Watson Set For Final Bow
Tom Watson is bracing himself for an emotional farewell at the major championship that has come to define him as a player.
The 65-year-old has won the Open five times (1975, 1977, 1980, 1982 and 1983) and, incredibly, narrowly lost out on a sixth title in a play-off at Turnberry in 2009 at the age of 59.
It was that performance that gave him a further five-year exemption to continue playing the Open (the age cap for past champions in 60), while the Royal and Ancient then used its discretion as organiser to offer him the opportunity to play one more year and potentially bring his glittering Open career to an end at St Andrews, the home of golf.
There is a possibility that he could finish in the top 10 again and secure another five years’ exemption, but he concedes that is unlikely.
“Now it’s time for my final Open Championship here at St Andrews. This will be it. I don’t expect to end up in the top 10,” Watson told the media on Wednesday.
“It would be nice if I ended up in the top 10, to be able to extend five more years, but I don’t foresee that, although I’m playing pretty well.
“I kind of just hope that I make it to Sunday. When you get to that position in your career, and you’re just hoping to make it to Sunday, then it’s really time to hang them up.
“I really don’t know how I’m going to feel, although I can start with some of the emotions. With my friends and family who are there, we’ve got a few housefuls of people coming over for my last Open.
“It’s going to be wonderful to have them around, and we’ll have a big party on Friday night. I hope that’s just in between the four rounds that I play.”
While none of Watson’s five Opens came at St Andrews, the Old Course still holds a special place in his affections after he was narrowly beaten into second by Seve Ballesteros in 1984.
“The other part of it is the final walk over the Swilcan Bridge,” he said. “If it’s Friday, it’s Friday, and if it’s Sunday, it’s Sunday.
“I’ll be walking over the bridge with my son Michael on the bag, which will be a very special time, and I hope I’m fighting for the top 10 going across that bridge. That’s what I hope.”
As you might expect from a man who very nearly became a major champion at the age of 59, Watson is still a fierce competitor. He hasn’t ruled out the possibility of doing something special this week.
“I’ll challenge them,” he said. “I’m out here to compete in the Open Championship.
“I’ve prepared right, I’ve prepared properly. I’m doing some things right. I’ve got a game plan.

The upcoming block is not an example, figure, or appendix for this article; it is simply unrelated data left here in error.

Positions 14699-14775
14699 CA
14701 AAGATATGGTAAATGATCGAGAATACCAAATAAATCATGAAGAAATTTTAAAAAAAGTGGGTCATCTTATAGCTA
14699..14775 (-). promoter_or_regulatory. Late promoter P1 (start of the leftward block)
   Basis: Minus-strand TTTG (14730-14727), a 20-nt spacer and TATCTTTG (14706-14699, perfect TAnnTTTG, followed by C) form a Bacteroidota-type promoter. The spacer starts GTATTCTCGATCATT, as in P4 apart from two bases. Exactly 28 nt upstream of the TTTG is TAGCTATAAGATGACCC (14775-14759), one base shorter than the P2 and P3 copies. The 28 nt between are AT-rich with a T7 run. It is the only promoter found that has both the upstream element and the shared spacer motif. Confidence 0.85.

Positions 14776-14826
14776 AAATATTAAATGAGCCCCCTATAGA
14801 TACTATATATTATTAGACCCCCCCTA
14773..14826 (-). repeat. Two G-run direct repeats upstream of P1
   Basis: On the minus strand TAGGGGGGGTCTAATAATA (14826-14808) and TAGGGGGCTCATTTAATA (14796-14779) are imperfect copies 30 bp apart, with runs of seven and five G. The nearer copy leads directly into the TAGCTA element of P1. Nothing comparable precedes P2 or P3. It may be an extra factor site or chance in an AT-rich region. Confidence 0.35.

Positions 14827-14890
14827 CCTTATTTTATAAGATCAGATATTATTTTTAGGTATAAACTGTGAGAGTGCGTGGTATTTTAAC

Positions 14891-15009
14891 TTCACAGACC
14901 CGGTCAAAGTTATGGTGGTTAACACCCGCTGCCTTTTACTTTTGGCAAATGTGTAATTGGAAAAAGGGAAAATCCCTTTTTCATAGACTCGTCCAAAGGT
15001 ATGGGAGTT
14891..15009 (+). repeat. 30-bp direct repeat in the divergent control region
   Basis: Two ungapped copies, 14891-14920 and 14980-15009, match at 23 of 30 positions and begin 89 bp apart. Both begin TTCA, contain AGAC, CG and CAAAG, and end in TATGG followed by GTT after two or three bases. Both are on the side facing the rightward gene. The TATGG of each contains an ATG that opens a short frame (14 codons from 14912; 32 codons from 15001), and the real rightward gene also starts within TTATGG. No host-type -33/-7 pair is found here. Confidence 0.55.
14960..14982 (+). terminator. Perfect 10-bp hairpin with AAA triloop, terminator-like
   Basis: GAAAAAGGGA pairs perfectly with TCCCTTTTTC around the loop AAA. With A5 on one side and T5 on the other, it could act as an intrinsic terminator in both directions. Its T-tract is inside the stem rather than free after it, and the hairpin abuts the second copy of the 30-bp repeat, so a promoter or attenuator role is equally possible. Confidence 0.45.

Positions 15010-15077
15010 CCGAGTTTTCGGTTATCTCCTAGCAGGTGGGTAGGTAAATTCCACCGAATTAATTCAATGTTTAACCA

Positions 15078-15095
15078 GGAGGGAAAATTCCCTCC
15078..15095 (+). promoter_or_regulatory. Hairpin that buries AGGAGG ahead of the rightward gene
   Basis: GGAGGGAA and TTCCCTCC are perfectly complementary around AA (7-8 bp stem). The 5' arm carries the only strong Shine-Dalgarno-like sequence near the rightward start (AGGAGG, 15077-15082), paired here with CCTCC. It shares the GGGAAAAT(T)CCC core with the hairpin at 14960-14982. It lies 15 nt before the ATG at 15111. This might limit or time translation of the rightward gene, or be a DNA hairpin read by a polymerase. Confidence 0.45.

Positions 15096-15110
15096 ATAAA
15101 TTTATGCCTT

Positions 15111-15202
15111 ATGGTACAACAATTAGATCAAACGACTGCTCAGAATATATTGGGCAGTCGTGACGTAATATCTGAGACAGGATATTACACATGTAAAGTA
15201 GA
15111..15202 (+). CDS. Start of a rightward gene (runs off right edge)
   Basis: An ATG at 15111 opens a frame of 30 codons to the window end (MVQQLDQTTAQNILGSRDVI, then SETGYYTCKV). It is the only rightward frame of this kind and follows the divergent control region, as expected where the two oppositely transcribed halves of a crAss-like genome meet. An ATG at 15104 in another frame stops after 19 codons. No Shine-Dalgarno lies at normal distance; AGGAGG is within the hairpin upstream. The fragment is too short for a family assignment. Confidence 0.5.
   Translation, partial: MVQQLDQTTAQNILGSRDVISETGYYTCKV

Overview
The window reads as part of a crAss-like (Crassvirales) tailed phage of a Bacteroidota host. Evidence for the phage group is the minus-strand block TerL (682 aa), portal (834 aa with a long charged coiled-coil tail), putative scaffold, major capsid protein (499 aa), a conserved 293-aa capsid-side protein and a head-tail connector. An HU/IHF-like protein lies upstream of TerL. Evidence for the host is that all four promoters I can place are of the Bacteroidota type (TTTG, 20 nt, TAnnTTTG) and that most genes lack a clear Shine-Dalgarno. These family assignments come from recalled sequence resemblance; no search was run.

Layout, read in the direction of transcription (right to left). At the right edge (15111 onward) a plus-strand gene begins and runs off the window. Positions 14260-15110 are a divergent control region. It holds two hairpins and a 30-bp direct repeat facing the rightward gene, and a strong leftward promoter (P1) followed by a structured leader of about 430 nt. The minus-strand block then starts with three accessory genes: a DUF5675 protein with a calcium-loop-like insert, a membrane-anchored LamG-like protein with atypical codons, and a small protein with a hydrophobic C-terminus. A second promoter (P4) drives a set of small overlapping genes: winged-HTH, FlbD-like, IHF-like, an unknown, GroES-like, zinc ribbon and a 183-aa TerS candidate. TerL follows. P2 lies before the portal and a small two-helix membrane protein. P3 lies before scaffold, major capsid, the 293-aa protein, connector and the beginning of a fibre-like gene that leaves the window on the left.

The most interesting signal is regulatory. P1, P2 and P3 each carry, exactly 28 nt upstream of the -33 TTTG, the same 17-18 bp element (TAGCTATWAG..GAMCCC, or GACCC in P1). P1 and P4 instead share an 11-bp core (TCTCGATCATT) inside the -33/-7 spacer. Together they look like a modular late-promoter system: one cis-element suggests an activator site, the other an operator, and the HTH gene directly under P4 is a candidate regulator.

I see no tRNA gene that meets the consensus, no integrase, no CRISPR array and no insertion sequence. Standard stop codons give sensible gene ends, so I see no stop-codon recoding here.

“I’ve never stopped competing that way, ever. It’s not a ceremony at all. I’m still trying to compete against these players out here.”
Watson also revealed he would play the Masters, which he won twice, for the final time next year.
“Next year’s Masters is going to be my last Masters. I am not going to play any more after that. Even though I will be eligible to play, I won’t play,” he said.
“The golf course is too big for me, and with my declining skills and length, I won’t be playing that.
“As I said a few weeks ago, the toolbox is kind of half empty with the tools I used to be able to play good golf. Those tools are missing right now or pretty rusty – rusty like me. That’s kind of where I am.”
Last year’s Ryder Cup at Gleneagles, which ended in defeat for US captain Watson and his team, was also brought up.
Following their loss, Phil Mickelson drew wide attention after openly criticising Watson’s captaincy in the post-event press conference.
Mickelson was especially unhappy that he’d been left out of Saturday’s action.
“That was a disappointment to me, it was disappointing,” Watson revealed.
“Phil was very disappointed about not being able to play. It was kind of sour grapes. That’s understandable, and we just got waxed, the whole team, and the disappointment was just there. We let our hearts talk for us.
“I did everything I possibly could in my own mind, with the help of my (vice) captains and the PGA, to do everything possible to have us win, but the other team were better.
“We had a chance to win it on the last day. We got off to the start that I asked them to do that previous night, we were in the right position there – just didn’t carry on.”
Watson added there was no lingering bad blood between him and Mickelson as a result of what happened.
“We’re cordial. I saw him last night. We said hello and we were fine.”
When Mickelson was asked about the matter at last week’s Scottish Open, he preferred to focus on Watson’s playing record, describing him as “one of the greatest champions this game has ever had”.
One of the greatest champions, indeed.
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